She may have made her name as a folk performer, but releasing a blues and soul album actually represents something of a musical homecoming for Emily Barker.
Her new album Sweet Kind Of Blue sees Emily quite emphatically leave behind her old band Red Clay Halo.
‘The sound is very much of the place where it was recorded, Memphis in Tennessee,’ says Emily.
‘I actually grew up listening to lots of blues and soul music and that’s what first inspired me to start singing – listening to people like Aretha Franklin.
‘I have a blues festival in my hometown (in Australia), Bridgetown Blues Fest, and as a teenager that was the music that we all wanted to play so we could get a gig at the festival.
‘Suddenly all the teenagers learned how to play music and it was quite natural that that music was soul and blues, so for me it was like coming full circle to go to Memphis and making an album that sounds like this.’
I actually grew up listening to lots of blues and soul music and that’s what first inspired me to start singing – listening to people like Aretha FranklinEmily Barker
To this writer’s ears, the album is reminiscent of Cat Power’s brilliant album The Greatest – which pleases Emily when she’s told.
‘Rick Steff, who was the musical director on Cat Power’s The Greatest, played on my album too,’ she says.
‘It came about through the producer, Matt Ross-Spang, and working with Matt came about through me doing some recording in Nashville. I was putting the word out there to see if people could recommend me an up-coming producer who in a couple of years is going to be untouchable, and everyone kept saying “Matt Ross-Spang”. I was put in touch, I emailed him and he listened to my stuff and was really keen.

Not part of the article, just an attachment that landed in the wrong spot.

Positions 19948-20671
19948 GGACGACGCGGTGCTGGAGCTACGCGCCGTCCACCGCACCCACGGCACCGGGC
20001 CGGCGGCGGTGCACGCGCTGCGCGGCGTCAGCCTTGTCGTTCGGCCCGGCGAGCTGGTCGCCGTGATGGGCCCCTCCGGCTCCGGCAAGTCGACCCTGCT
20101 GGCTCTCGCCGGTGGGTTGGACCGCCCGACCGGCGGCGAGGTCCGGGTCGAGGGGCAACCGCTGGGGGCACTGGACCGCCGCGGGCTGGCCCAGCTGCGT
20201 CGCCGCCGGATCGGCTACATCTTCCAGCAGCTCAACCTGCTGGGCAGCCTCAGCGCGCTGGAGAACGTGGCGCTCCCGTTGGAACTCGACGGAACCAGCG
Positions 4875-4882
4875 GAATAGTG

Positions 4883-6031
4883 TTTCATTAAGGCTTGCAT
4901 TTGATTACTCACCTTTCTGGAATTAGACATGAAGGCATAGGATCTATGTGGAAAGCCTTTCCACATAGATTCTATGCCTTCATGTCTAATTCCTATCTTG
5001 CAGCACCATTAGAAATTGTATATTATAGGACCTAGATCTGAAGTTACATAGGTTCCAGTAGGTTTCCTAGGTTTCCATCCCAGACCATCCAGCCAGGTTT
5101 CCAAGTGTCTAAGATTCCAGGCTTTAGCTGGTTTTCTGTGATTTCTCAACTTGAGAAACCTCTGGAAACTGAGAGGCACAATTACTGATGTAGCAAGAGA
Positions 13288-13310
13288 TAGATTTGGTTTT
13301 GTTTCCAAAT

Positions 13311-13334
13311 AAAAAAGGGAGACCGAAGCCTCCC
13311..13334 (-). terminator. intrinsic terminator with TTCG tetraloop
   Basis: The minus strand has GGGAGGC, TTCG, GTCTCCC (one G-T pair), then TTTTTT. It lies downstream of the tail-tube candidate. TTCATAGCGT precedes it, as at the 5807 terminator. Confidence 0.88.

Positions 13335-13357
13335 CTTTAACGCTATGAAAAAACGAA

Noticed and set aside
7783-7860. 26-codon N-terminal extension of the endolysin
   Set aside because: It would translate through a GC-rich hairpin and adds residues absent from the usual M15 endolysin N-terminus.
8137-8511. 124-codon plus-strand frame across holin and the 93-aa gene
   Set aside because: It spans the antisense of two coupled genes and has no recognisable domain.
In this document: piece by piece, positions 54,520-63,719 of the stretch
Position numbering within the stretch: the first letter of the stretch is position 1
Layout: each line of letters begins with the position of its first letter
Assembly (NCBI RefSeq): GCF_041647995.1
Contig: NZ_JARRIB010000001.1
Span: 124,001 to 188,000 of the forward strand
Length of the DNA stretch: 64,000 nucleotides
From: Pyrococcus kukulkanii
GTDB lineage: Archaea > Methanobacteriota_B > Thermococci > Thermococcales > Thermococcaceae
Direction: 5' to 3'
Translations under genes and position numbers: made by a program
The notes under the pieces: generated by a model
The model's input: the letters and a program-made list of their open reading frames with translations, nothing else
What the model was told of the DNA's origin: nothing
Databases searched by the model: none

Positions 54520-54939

‘I sent him demos and he could hear this bit of blues and soul in it, so the conversation started there and ended in Memphis with us making the record we really wanted to make.’
And there was no messing around in the studio – the whole album was laid down in a mere four days.
‘We did all 10 songs direct to tape in four days, and they hadn’t even heard anything before that – I would play them the song on my guitar or at the piano and then they all took it and learned the chords. Memphis is all about the groove – we’d find the groove and hit record, it all happened very naturally, they were such a great team of people to work with, it felt right.’
On the writing side Emily worked with cult English singer-songwriter Boo Hewerdine.
‘I’ve known Boo for about 12 years. I first met him in Cambridge when I first came over from Australia, and my band then, The Low Country, supported Boo and I was blown away by his songwriting.
‘It took me another 10 years to pluck up the courage to ask him to write with me. But he said “yes” and we ended up writing three of the songs together, and we’re definitely planning to do more. I’ve done a lot of co-writing, and it’s rare that you hit it off with someone so absolutely.’ Although Emily won’t be able to play live with the musicians who recorded the album, she has put together a new team that she’s rather pleased with.
‘I’ve got a really hot band – Pete Roe, he’s done a lot of work with Laura Marling and that sort of crowd, he plays keys, and his roots are jazz and blues, the bassist is Lukas Drinkwater, and the drummer is Rob Pemberton, and they’re all very diverse musicians so they can definitely handle the new material, but we also do quite a bit of the old material.
‘My last album Dear River was heading more towards rock/Americana anyway, so it’s really cool – I can do the band stuff with them, or just play solo.’
This current tour, though, is a low-key trip around England’s independent record shops,
‘The next few weeks I’m going to playing lots of record stores – it’s going to be very intimate, most of them don’t even have a PA system so it’s going to be mostly just me and for a lot of them with my bass player.’
Pie & Vinyl, Southsea
Wednesday, May 31
Hundred Records, Romsey
Saturday, June 3